Shushannah Walshe, who co-wrote Sarah from Alaska, penned a profile of Sarah Palin's personal photographer Shealah Craighead for AOL News. An excerpt:
Readers of Newsweek, InTouch (for which she photographed the first birthday of Bristol Palin's son Tripp) and Palin's memoir (her shots ran inside, but she didn't get the cover) will be familiar with a few of Craighead's images. And everyone who had a copy of "Going Rogue" signed by Palin was able to buy a snapshot by Craighead memorializing the moment. But the vast majority of her photos have been kept from public consumption, retained for some as-yet-undetermined use -- perhaps a Palin 2012 website, or an exhibit in a future Palin Presidential Library?The full article is here, and as a bonus, there's also a 25-shot photo gallery of some of Craifhead's work, titled "Sarah Palin's Private Album."
Craighead, 33, says she looks at photographing Palin as "a long-term documentary project." It's one on which Palin occasionally offers feedback. "She's very encouraging of my work. For me, that's what it means at the end of the day."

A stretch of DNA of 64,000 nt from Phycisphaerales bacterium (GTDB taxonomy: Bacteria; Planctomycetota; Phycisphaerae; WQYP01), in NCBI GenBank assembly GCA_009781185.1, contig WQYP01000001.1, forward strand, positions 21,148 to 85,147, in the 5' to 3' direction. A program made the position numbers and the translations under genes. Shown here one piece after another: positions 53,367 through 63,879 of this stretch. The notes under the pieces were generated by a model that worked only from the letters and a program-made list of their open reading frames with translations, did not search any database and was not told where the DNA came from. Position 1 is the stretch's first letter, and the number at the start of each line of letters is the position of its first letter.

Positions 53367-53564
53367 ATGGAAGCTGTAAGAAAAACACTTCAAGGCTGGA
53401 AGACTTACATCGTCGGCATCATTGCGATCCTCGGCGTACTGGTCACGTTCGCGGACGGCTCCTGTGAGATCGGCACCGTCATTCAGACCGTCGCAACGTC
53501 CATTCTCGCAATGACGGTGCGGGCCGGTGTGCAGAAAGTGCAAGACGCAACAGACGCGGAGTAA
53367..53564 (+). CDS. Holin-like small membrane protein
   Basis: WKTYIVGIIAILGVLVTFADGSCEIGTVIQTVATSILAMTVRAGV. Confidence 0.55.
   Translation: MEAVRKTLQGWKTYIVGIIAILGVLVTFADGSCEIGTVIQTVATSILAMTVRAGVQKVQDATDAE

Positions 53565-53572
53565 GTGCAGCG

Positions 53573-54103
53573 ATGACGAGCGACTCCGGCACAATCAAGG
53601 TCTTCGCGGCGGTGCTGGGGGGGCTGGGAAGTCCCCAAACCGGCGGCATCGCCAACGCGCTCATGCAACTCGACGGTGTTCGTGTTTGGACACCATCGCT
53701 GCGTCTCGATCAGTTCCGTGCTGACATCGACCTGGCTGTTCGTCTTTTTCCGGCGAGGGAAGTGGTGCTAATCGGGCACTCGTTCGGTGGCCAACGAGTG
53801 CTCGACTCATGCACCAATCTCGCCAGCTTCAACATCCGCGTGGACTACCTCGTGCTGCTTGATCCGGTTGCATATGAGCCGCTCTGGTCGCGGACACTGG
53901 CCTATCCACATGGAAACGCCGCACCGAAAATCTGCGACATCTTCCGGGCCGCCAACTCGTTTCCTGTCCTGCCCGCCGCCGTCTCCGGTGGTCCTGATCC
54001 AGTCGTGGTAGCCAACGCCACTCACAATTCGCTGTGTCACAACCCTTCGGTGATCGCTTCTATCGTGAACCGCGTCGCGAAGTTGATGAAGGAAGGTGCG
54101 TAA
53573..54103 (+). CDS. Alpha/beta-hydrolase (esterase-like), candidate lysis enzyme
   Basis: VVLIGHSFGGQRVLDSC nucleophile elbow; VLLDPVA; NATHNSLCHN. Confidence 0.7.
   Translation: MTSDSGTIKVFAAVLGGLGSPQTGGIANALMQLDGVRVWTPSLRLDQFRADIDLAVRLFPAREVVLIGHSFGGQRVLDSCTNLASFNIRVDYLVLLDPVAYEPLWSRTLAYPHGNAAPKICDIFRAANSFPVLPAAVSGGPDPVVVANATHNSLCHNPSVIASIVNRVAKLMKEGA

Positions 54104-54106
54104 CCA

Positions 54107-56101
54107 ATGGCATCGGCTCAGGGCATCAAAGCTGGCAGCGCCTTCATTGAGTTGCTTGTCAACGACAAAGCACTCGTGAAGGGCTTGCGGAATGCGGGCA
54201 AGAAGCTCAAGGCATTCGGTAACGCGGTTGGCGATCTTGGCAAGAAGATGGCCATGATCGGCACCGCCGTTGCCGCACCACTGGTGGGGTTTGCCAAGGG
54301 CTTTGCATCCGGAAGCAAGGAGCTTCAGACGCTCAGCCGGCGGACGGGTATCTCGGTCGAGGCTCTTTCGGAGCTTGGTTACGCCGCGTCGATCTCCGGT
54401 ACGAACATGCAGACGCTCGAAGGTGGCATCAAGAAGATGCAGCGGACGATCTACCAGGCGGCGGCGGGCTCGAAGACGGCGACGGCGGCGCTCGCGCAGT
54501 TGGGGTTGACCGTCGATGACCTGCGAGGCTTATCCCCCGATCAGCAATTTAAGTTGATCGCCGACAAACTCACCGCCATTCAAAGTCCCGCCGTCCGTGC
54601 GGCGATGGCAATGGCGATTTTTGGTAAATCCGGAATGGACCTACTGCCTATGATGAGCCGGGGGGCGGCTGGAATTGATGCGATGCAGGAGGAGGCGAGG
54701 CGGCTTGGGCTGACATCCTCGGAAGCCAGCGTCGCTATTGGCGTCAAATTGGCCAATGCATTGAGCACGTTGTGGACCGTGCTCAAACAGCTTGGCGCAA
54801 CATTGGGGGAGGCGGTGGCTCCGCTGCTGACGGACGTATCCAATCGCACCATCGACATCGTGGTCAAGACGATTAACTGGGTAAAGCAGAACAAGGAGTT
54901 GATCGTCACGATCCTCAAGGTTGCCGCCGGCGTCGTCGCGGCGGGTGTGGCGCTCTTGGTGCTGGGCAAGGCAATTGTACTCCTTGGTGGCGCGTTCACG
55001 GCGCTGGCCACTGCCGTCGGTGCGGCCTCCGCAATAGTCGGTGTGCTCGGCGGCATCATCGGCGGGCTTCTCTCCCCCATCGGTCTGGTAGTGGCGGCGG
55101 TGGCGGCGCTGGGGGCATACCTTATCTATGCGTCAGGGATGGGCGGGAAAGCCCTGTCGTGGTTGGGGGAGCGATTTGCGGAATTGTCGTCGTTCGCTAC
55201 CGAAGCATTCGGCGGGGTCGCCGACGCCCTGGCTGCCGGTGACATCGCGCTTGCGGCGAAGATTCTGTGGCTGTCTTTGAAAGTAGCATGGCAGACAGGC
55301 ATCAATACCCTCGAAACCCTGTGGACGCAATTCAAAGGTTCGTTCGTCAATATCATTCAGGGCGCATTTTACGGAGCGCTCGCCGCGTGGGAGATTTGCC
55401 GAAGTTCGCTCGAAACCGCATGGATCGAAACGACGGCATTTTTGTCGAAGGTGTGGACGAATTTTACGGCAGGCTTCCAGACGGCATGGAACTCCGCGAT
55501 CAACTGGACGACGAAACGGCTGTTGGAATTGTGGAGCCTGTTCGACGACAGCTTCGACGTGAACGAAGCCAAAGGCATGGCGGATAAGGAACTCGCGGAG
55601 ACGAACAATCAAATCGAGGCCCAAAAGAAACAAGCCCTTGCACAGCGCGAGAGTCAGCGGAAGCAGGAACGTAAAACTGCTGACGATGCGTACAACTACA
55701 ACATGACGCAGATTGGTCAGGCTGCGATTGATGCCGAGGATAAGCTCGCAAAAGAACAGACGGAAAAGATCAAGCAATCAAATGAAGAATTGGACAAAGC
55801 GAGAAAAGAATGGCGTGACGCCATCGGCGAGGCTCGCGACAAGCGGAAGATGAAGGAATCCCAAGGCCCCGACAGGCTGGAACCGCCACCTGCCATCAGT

One current Palin staffer calls Craighead "a member of the family." But the even-tempered photographer stresses that she and Palin are not confidantes, and that instead the level of trust she enjoys was earned through the work she did during the 2008 campaign.
"[Palin] can kick back and be comfortable and take off her shoes and not be worried about 'Oh, she took her shoes off, let's photograph that,'" Craighead says. "I look for the details, I look for the highlights. I look for the moments in between the podium shots."
She's certainly been privy to a lot of those. Along with their shared Connick Jr.-ogling in Florida, there was the time, while on a book tour swing through Florida, that Palin -- as so many politicians before her have done -- had dinner with Billy Graham. Craighead, there to photograph the meal, was part of the small entourage that stayed the night at the Graham estate. As the two women were driven to their cabins, they chatted about the food (both loved the biscuits). While Craighead was hopping out, Palin offered to order her a wake-up call.
Political principals very rarely do that kind of thing for staffers, and it's not a gesture some might expect from Palin, who has a reputation of chewing through even loyal aides and advisers. But the less-than-a-handful of people in her current inner circle seem to genuinely like Palin as a person and enjoy being around her. This goes for Craighead, too, who talks about Palin much the same way that others who remain in her good graces do. "She's just the same in person as you see on TV. What you see is what you get," she says. "Off and on air, that person is still the same person."
h/t roy y